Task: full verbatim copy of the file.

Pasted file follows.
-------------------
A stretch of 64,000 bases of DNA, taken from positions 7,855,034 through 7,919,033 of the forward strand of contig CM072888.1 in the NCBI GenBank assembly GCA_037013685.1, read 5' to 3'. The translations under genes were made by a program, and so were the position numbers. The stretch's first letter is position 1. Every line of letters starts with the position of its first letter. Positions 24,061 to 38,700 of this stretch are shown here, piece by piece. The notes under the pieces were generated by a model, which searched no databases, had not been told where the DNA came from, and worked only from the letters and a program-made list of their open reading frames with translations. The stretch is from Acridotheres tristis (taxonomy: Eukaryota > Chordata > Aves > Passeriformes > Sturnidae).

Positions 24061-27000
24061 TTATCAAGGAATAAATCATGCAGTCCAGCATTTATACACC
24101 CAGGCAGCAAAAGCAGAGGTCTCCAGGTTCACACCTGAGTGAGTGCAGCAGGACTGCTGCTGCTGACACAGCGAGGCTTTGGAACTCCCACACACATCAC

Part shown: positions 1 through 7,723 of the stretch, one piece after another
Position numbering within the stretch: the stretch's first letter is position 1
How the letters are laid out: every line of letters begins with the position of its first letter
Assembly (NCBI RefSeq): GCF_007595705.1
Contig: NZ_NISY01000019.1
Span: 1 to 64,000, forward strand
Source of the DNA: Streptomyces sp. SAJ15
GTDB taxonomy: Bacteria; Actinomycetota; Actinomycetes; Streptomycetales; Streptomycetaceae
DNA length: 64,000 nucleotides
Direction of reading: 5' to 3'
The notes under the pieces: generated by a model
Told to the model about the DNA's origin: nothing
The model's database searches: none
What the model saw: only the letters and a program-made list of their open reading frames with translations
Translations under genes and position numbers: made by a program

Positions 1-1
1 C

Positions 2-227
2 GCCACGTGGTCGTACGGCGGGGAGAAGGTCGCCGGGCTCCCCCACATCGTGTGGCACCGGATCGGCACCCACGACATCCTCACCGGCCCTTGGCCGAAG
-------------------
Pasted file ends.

A stretch of 64,000 bases of DNA, taken from positions 7,855,034 through 7,919,033 of the forward strand of contig CM072888.1 in the NCBI GenBank assembly GCA_037013685.1, read 5' to 3'. The translations under genes were made by a program, and so were the position numbers. The stretch's first letter is position 1. Every line of letters starts with the position of its first letter. Positions 24,061 to 38,700 of this stretch are shown here, piece by piece. The notes under the pieces were generated by a model, which searched no databases, had not been told where the DNA came from, and worked only from the letters and a program-made list of their open reading frames with translations. The stretch is from Acridotheres tristis (taxonomy: Eukaryota > Chordata > Aves > Passeriformes > Sturnidae).

Positions 24061-27000
24061 TTATCAAGGAATAAATCATGCAGTCCAGCATTTATACACC
24101 CAGGCAGCAAAAGCAGAGGTCTCCAGGTTCACACCTGAGTGAGTGCAGCAGGACTGCTGCTGCTGACACAGCGAGGCTTTGGAACTCCCACACACATCAC

Part shown: positions 1 through 7,723 of the stretch, one piece after another
Position numbering within the stretch: the stretch's first letter is position 1
How the letters are laid out: every line of letters begins with the position of its first letter
Assembly (NCBI RefSeq): GCF_007595705.1
Contig: NZ_NISY01000019.1
Span: 1 to 64,000, forward strand
Source of the DNA: Streptomyces sp. SAJ15
GTDB taxonomy: Bacteria; Actinomycetota; Actinomycetes; Streptomycetales; Streptomycetaceae
DNA length: 64,000 nucleotides
Direction of reading: 5' to 3'
The notes under the pieces: generated by a model
Told to the model about the DNA's origin: nothing
The model's database searches: none
What the model saw: only the letters and a program-made list of their open reading frames with translations
Translations under genes and position numbers: made by a program

Positions 1-1
1 C

Positions 2-227
2 GCCACGTGGTCGTACGGCGGGGAGAAGGTCGCCGGGCTCCCCCACATCGTGTGGCACCGGATCGGCACCCACGACATCCTCACCGGCCCTTGGCCGAAG